# Refinements of the Riemann hypothesis

I have often read that the Riemann hypothesis is somewhat a statement like:

The primes are as regularly distributed as we can hope for.

For example $\pi(x) = Li(x)+ O(x^{\sigma+\epsilon})$ for any $\epsilon>0$ as long as there are no zeros of $\zeta$ for any $s \in \mathbb{C}$ with $\Re s > \sigma$. And of course $\sigma=\frac{1}{2}$ is the best we can hope for.

However there are instances/problems where the Riemann hypothesis does not give the "right conjectural" answers about the distribution of primes. Let me state one example I recently read about. Cramer's conjecture http://en.wikipedia.org/wiki/Cram%C3%A9r%27s_conjecture asserts that $$p_{n+1} - p_n = O(\log^2 p_n ).$$ Here, the Riemann hypothesis only gives $p_{n+1} - p_n = O(\sqrt{p_n} \log p_n )$. So, in some sense RH does not give the best we can hope for.

I am now asking for for refinements that could achieve this. Could, for example, Cramer's conjecture be deduced from a refinement of $\pi(x) = Li(x)+ O(x^{\frac{1}{2}+\epsilon})$ (under RH), maybe making the O term more precise. And how would this be reflected in terms of the $\zeta$-function and its zeros.

I know there are generalizations to other $L$-functions and refinements like the pair correlation conjecture or predictions from random matrix theory(though I do not have any clue about this). But I do not know whether these can help to resolve for example Cramer's conjecture. My question is somewhat unprecise (if anyone can write it up better, feel free to edit.) : Is there a "Super Riemann Hypothesis" predicting stronger properties of the $\zeta$ or other $L$-functions that would settle most questions about the distribution of primes?

EDIT: Thank you for the answers so far. Since Charles pointed out that my question is really to imprecise as we could prove anything about the primes if we knew the zeros of $\zeta$ I am going to rephrase my question inspired by the interesting article of Heath-Brown mentioned by Idoneal: What sort of properties do we have to know/assume about the zeros of $\zeta$ in order to deduce Cramer's conjecture?

Yes, your question is imprecise. If we knew exactly where the zeta zeroes were, we could answer any question about the primes that could be formulated by means of the explicit formulae. In crude terms, the primes are obtained from the zeroes by an integral transform. Specific questions can depend, for example, on rational dependencies between the imaginary parts of the zeroes. There is quite a large literature on conditional results on primes, and if you are asking whether there is a way of packaging it all up neatly I'd expect the more reasonable answer to be "no" rather than "yes". Several generations of analytic number theorists have contributed.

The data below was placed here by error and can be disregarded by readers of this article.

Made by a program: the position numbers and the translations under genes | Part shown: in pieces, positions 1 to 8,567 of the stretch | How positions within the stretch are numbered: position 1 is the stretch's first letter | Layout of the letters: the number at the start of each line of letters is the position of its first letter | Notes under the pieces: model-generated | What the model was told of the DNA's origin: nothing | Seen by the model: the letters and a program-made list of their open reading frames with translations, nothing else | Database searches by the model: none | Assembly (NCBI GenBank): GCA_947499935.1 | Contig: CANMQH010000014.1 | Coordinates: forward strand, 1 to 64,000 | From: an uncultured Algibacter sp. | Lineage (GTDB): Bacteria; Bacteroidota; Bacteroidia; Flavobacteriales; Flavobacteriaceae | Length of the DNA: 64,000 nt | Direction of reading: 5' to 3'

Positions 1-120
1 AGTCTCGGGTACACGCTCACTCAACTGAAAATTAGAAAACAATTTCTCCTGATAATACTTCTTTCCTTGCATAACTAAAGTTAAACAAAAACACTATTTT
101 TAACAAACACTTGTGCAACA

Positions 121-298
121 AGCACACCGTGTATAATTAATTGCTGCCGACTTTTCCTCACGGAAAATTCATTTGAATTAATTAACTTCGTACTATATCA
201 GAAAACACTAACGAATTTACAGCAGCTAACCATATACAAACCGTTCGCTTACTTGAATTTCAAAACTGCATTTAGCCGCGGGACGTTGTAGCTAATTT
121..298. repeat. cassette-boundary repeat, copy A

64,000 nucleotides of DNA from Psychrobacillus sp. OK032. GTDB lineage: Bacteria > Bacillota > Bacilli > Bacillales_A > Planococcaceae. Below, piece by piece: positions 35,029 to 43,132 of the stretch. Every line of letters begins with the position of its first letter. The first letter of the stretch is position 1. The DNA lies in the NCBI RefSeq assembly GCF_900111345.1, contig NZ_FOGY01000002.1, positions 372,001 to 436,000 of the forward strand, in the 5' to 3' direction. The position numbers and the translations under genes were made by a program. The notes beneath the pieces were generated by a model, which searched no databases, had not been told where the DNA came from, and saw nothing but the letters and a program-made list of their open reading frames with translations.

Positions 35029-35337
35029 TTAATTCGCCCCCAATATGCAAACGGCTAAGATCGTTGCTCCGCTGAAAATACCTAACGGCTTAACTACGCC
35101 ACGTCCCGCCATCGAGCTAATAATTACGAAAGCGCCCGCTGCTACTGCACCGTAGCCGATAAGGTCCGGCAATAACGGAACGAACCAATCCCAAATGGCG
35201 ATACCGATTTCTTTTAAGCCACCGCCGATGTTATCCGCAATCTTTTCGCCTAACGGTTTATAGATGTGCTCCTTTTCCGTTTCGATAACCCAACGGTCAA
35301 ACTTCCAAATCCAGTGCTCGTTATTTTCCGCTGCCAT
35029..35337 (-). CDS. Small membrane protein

• You should also mention that the uncertainty principal for the Fourier transform shows that even if we'd have a description of the constants on one side of the explicit formula, the finer structure of the constants on the other side remains hidden. So although the Riemann zeros seems to know everything about the primes, their exact positions will not tell everything about them just by applying the explicit formula a la Weil. – Marc Palm Apr 25 '11 at 17:12

For the Riemann zeta function, there are several conjectures that are stronger than the Riemann Hypothesis and these imply stronger results on distribution of prime numbers than what are known on RH alone. The most notable is probably the Pair Correlation Conjecture of Montgomery. This is a conjecture that assumes the Riemann hypothesis and predicts on finer distribution of the gaps between the imaginary parts of the zeros. There are similar conjectures due to Katz and Sarnak for many other $L$-functions. A good place to read about this is the article by Katz and Sarnak http://www.ams.org/journals/bull/1999-36-01/S0273-0979-99-00766-1/home.html

About the conjecture you have mentioned, I don't know if any standard conjecture on the zeros of the Riemann zeta function implies it. Heath-Brown has a result on the application of PCC on gaps between consecutive primes but I don't think it comes anywhere near this one.

• Do you have a reference for Heath-Brown's result? – wood Oct 20 '10 at 21:40
• – Idoneal Oct 21 '10 at 9:07

The paper arxiv:1008.2381 has a claim for the prime gap

p_(n+1) - p_n = O(log^2(p_n)/loglog(p_n)),

assuming the Riemann hypothesis.

• Looks screwy to me. Author uses nothing new to prove result better than what's been long known to be best possible. Formula (7) looks suspicious, what with a main term we expect to be bounded and an error term $o(n/\log n)$. Disclaimer - I'm not an expert on zeta, though I have played one in the classroom. – Gerry Myerson Oct 30 '10 at 23:05
• It is believed that infinitely often $p_{n+1}-p_n \gg log^2 p_n$, so the result claimed in the arXiv paper seems very unlikely to be true. See page 5 of this: ams.org/journals/bull/2007-44-01/S0273-0979-06-01142-6/… – Micah Milinovich Apr 16 '11 at 19:22
• In that paper equation (10) is the following: [d_n+(o(p_{n+1})-o(p_n))<c\log^2 n/\log\log n] where $d_n=p_{n+1}-p_n$. It is absolutely impossible that from this he gets anything better than $d_n=o(p_n)$, which is nothing. Further, on pp 7-8, he breaks into 4 cases, all stating that something occurs for all $n\geq n_0$. These cases do not cover all possibilities. – Péter Komjáth Sep 23 '11 at 14:16